The Italian government is currently doing some adjustments in its fiscal policy composition. The country faces dilemma in light of not being able to keep its government budget deficit below 3.0% of GDP for 2013 without enforcing a few fiscal policy adjustments amounting between EUR 2.5B and EUR3.0B. Italy may not be considered as one of the best foreign exchange rates contributor but it already incurred reputational costs and thus could impact the debt servicing costs of the nation.
Italy is considered as the only European nation that emerged from the Excessive Budget Procedure last July. Barclays therefore believes that the government will present a full set of policy measures to maintain the public finances at par with the European Commission’s specifications and thus prevent a reopening of said operations. The government will publish the Stability Law and the details should be available some time around October of this year. Forex strategists believe that risks related to implementation should not be underestimated despite the small size of adjustment needed.
Political instability remains under control and approved arrears liquidation is completed in full as long as total revenues continue to hold at current levels in July which is up 1.9% Y/Y. Barclays expects additional tightening required to hold the budget deficit below 3.0% of GDP to be insignificant between EUR2.5B and EUR3.0B.
Italy remains committed to achieving a general government budget deficit of 3.0% of GDP this year. According to the DEF, the government will implement a growth-neutral fiscal adjustment. The Italian government presented an update to the Economic and Financial Document (DEF) released in April. The government expects GDP to decline by 1.7% this year and to grow by 1.0% next year. Economists are less upbeat than the government about the economic outlook next year. Barclays forecast GDP to climb by 0.8% in 2014 while they also anticipate a drop of 1.7% this year.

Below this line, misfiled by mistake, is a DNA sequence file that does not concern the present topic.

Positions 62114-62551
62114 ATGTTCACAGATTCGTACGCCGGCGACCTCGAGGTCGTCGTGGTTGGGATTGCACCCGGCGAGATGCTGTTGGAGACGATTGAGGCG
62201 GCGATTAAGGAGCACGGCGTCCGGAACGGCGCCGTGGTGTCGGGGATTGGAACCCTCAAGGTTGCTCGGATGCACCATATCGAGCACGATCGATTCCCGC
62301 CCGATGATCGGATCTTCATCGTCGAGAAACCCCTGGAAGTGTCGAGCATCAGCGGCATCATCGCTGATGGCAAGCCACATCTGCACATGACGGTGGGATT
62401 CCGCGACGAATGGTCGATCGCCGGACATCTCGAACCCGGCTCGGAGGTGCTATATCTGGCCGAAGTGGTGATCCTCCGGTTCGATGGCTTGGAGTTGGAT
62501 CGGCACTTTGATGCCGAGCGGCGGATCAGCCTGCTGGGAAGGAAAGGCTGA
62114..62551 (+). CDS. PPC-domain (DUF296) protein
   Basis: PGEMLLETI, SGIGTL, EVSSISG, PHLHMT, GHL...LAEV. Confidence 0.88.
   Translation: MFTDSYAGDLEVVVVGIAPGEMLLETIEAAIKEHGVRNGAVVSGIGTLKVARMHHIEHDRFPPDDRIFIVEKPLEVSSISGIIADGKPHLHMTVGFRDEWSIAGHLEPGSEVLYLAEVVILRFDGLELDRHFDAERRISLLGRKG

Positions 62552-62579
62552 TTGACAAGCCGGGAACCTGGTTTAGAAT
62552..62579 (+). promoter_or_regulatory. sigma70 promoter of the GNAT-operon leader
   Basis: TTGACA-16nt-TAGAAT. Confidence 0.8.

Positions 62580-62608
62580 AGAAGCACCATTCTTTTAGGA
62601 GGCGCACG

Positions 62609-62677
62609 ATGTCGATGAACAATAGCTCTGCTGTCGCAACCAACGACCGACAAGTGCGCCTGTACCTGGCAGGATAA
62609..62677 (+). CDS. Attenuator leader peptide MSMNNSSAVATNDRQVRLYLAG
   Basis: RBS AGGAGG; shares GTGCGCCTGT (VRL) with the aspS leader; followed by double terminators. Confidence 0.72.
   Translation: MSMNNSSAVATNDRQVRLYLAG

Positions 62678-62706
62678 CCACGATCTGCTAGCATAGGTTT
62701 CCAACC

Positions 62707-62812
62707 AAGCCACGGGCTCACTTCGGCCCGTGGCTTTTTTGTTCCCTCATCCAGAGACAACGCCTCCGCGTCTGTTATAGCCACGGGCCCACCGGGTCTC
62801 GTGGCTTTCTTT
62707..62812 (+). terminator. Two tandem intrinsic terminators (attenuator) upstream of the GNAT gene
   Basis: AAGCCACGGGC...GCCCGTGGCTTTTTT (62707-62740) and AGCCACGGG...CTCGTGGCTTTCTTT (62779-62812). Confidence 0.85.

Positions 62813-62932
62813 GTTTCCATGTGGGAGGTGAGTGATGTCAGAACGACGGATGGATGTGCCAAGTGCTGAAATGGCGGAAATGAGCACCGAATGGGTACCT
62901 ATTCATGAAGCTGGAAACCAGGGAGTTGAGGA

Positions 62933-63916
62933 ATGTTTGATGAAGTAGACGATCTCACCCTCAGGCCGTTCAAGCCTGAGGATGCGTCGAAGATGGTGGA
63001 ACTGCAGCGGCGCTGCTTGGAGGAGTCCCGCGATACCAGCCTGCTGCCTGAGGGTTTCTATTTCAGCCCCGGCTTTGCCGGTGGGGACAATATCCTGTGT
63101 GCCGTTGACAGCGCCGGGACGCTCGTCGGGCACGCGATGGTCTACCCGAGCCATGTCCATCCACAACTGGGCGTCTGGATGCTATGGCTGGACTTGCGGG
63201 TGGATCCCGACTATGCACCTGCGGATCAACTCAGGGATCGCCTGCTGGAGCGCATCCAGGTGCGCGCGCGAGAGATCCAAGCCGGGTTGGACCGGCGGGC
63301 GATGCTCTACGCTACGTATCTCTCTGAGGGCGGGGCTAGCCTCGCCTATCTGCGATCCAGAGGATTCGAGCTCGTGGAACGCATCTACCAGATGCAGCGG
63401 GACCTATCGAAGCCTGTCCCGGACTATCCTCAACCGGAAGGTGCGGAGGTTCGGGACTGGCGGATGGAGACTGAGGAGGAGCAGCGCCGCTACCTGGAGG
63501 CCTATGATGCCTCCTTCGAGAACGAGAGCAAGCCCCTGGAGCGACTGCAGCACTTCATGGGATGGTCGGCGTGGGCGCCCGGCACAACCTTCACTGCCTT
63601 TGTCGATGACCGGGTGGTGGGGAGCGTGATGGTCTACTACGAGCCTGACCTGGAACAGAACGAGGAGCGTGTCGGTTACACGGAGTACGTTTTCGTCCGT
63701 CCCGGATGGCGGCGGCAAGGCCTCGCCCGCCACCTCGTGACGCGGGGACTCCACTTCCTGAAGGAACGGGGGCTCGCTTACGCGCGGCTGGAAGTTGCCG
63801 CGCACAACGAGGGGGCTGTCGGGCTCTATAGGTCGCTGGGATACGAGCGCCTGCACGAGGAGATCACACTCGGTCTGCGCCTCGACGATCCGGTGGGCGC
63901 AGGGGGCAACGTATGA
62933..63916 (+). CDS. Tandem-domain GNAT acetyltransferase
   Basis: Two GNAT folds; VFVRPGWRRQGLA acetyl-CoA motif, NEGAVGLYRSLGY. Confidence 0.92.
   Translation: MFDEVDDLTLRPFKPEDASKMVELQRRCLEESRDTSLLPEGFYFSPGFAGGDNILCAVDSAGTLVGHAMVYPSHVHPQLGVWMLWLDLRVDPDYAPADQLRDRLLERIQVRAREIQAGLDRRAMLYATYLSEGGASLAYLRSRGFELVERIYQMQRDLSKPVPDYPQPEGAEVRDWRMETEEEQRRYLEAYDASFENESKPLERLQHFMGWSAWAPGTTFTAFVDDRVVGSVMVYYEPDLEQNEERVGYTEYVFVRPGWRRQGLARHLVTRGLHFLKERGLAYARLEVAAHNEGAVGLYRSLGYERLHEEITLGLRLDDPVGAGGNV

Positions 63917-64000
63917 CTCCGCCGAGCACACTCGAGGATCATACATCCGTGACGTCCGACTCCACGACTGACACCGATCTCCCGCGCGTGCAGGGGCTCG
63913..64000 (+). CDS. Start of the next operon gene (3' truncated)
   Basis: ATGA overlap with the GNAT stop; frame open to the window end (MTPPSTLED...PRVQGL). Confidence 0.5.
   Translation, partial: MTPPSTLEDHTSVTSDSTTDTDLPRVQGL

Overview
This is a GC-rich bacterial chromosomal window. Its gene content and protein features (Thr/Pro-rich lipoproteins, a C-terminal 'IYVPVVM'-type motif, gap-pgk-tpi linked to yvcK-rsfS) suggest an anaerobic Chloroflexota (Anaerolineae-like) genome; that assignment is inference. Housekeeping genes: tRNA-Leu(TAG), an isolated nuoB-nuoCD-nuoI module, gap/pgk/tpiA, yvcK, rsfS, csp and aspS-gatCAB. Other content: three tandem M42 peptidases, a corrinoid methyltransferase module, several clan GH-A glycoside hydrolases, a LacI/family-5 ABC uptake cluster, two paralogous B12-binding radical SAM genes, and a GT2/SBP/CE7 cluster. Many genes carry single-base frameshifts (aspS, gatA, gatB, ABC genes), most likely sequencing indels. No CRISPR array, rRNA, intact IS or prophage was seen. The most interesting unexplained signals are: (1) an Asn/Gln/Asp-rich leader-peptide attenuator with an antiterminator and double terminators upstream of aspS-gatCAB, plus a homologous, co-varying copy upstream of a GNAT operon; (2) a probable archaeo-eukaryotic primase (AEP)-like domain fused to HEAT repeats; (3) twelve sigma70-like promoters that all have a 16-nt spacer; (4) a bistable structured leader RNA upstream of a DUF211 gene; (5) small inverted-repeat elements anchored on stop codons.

Economists note that suspending the VAT rate hike this coming October would incur them EUR1.0B while not be able to collect the second tranche of the IMU property tax would cost about EUR2.4B. Non-deferrable expenditures will comprise peacekeeping missions plus unemployment benefit (CIG, Cassa Integrazione in Deroga) which is suspended and reaching about EUR0.8B. VAT. Revenues from the VAT generated through liquidation of state arrears should produce an estimated EUR1.5B this year. It was assumed about EUR20B to be liquidated this year but the Italian government decided the intention is to deliver EUR27B. It would only partially offset the lack in revenues due to the fiscal easing released last fourth quarter for a total of EUR4.2B.
According to Prime Minister Enrico Letta, the hidden cost of political instability could be of EUR1.5bn. Under this scenario, not only would the fiscal adjustment necessary to meet this year’s target increase, but the likelihood of a smooth agreement between parties would decline substantially. That said, should political instability increase, debt-servicing cost would rise, along with the risk of further rating downgrades.
Five Years – A Long Time
Meanwhile, it makes no sense at all to ambition for the best foreign exchange rates by extrapolating the weakness of the US economy that underpinned Fed’s decision not to proceed with tapering going into 2018 to 2023. Analysts would instantly revert to forecasting the best foreign exchange rates, though what is needed is extrapolation of data. To cite an example, the 5y5y forward period could end up being another bout of economic weakness. A more plausible base case is that the economy continues to heal and at some point between now and then returns to a more normal state that calls for more complete normalization of monetary policy. Much healing can take place during five years. If, for example, the unemployment rate were to continue to drift down at the rate that it has done during the past four years of disappointing but reasonably steady recovery, it would reach 4.5% in five years, close to the level it reached during the 2005-07 economic and financial boom. This is an extrapolation, not a forecast, but it offers a reminder how dramatically the cyclical context can change in five years.
One explanation of the ‘excess sensitivity conundrum’ may be that the Fed’s direct intervention in the US forex market is so powerful that it overwhelms fundamental drivers of what could have been the best foreign exchange rates . This may well be an important part of the explanation. To the extent that it is, market participants will have are responsible in reminding investors that what Quantitative Easing gives, it will eventually take away.